Secure Shopping

Mystery Shopper Scams – The Latest in Scam Market

November 7, 2014 | By Editor 

Summary

A mystery shopper or a secret shopper is hired by a manufacturer or market research company to visit retail stores as a real customer to collect information about the sales quality. But being an investigative shopper could cost you your name and money say experts.

Latest Shopper Scams

Mystery Shopper Scams Arizona 

A once seemingly harmless employment, mystery shopper is now a potential target for hackers. Recently, Arizona consumers were warned about a scam that involved fake ads for employment as a mystery shopper.

This is how the scam works. People looking out for employment respond to an advertisement  for  a secret shopper. When they contact the firm about the job, they are told they can earn cash by buying items at different outlets or dining at different restaurants.

Once the task is complete, the firm sends an employment packet that includes business evaluation forms, training assignments, and a check ranging between $1,000 and $4,000.

The training assignment if for cashing the check, posing as a customer, and wiring the cash to a  Canada address. The scam here is that the check is phony.

The check bounces after the mystery shopper wires the money, leaving him or her responsible for the phony check. People applying for mystery shopper jobs are informed by the firm that they have only two days to complete the task or they will lose the job.

People need to understand that a legitimate firm will require you to send money to a person you have met or will never send you a cashier’s check.

To succeed in the scam, scammers use realistic looking documents, the job’s secret nature, and the two-day deadline.

The 48-hour deadline is to pressure shoppers into cashing the check and wiring the money quickly before the shopper or the bank could find it was a phony check. But by the way, it would have too late.

Well, not all mystery shopping jobs are scams. There are some legitimate ones too.  Here are some pointers to help you spot the fake from real.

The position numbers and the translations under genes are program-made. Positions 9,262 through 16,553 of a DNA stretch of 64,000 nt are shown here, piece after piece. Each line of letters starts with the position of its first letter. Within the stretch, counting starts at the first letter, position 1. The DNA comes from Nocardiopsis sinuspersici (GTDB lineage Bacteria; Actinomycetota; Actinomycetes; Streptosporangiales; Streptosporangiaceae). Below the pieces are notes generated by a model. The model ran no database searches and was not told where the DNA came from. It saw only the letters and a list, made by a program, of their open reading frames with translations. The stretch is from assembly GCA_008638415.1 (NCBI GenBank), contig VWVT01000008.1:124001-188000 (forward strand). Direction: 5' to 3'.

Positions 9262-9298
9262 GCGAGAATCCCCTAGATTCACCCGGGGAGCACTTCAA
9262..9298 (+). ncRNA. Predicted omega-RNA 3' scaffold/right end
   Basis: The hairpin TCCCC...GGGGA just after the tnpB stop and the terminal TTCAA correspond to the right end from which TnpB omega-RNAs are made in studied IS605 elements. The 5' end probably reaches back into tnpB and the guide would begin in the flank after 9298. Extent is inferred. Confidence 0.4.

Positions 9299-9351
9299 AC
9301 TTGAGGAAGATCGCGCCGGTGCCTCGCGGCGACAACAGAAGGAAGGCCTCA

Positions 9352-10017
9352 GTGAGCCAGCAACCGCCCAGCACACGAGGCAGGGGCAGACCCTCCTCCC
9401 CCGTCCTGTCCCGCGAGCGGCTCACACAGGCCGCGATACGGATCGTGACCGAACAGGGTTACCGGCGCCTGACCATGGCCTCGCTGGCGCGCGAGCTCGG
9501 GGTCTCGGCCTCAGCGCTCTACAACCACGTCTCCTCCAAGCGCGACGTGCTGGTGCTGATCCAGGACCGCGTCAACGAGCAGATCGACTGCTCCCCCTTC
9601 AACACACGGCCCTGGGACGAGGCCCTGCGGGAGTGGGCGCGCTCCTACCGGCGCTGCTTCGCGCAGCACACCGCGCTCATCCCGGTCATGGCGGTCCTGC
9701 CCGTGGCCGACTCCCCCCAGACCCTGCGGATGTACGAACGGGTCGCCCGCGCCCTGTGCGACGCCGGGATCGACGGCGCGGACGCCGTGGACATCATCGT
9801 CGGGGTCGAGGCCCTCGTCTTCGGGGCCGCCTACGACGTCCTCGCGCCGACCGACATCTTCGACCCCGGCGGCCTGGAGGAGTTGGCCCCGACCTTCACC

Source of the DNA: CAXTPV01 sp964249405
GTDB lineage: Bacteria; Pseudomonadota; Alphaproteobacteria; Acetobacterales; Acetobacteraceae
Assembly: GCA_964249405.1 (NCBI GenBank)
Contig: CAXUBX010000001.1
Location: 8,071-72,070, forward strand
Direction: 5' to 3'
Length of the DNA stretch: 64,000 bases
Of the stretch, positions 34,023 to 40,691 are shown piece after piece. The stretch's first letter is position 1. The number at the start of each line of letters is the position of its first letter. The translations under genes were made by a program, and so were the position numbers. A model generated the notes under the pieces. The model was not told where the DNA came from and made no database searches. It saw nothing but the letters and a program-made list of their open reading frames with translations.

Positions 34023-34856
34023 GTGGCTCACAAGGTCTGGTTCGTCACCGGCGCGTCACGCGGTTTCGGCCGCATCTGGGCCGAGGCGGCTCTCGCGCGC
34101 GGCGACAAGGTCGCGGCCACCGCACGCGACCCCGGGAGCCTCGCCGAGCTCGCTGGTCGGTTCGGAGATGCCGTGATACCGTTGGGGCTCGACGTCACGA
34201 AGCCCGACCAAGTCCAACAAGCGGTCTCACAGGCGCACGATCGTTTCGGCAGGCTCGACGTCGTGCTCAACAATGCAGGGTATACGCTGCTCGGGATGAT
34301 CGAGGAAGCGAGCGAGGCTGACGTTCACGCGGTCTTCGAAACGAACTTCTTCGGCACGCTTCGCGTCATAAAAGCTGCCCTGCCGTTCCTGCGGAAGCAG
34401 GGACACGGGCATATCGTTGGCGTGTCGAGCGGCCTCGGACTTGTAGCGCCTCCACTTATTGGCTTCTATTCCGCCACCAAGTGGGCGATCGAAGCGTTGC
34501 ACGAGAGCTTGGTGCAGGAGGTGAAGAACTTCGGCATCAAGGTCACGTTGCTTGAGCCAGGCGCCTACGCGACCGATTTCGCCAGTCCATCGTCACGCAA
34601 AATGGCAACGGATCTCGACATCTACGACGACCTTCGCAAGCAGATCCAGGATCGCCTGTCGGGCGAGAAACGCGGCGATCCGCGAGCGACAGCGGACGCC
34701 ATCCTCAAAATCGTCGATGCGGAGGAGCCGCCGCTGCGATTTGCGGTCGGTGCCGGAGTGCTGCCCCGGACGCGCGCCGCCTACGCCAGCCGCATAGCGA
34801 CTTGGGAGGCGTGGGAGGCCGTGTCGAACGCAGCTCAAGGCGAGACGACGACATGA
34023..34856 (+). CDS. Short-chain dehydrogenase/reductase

• Advertising jobs for mystery shoppers in the newspaper, via unsolicited mail, or on the radio. Legitimate companies will never advertise for mystery shopper jobs in this manner.
  • Charging a fee for applying or for accessing mystery shopping opportunities. You should not pay just for applying or obtaining job information.
  • ‘100 percent guarantee’ job as a investigative shopper.
  • The company is located outside your country. If the firm does not have an office nearby you can visit in person , be extremely cautious.
  • Do not depend on the money from any source you do not know. There is no valid reason for someone who gives you money to ask for it to be wired back or to a third person.
  • The check being accepted by mystery shopping firm’s financial institution does not guarantee the check’s authenticity. So, do not rely on that fact.
  • It usually takes a week or longer for banks to determine the check’s authenticity, especially if it is from an financial institution located outside your country.
  • Mystery shoppers are liable for the deposited phony check, even it is a cashier’s check.
  • So when a check bounces, the amount credited with the phony check will be deducted by the bank from the shoppe’s account. The bank will not be responsible for the loss.

Case Study

A resident of Houston, Texas, Susan Currenn, a woman looking out for a job on the Web, came across an ad for mystery shoppers.

The deal seemed to appeal her, and since no prior experience was required, Currenn signed up for the job and within few days received a packet with checks, shopping assignments, and instructions.

Currenn was instructed to deposit two checks into the “so-called employer’s” account and send the person money by wire transfer. Later, she was sent a list with name on it and was told to send money order to them.

Unaware the money orders were fake, Currenn did as instructed. Once she did, she inadvertently became a part of a phony reshipping project. Postal inspectors started tracking the envelopes Currenn had sent and realized they were sent abroad. The inspectors took her emails and files she kept about the job, in an attempt to nab the scammer.

It is not just Susan Currenn, there are many unsuspecting individuals seeking employment and finding themselves fall victims to some sort of a scam. Postal inspectors are warning job seekers to closely scrutinize jobs offered online.

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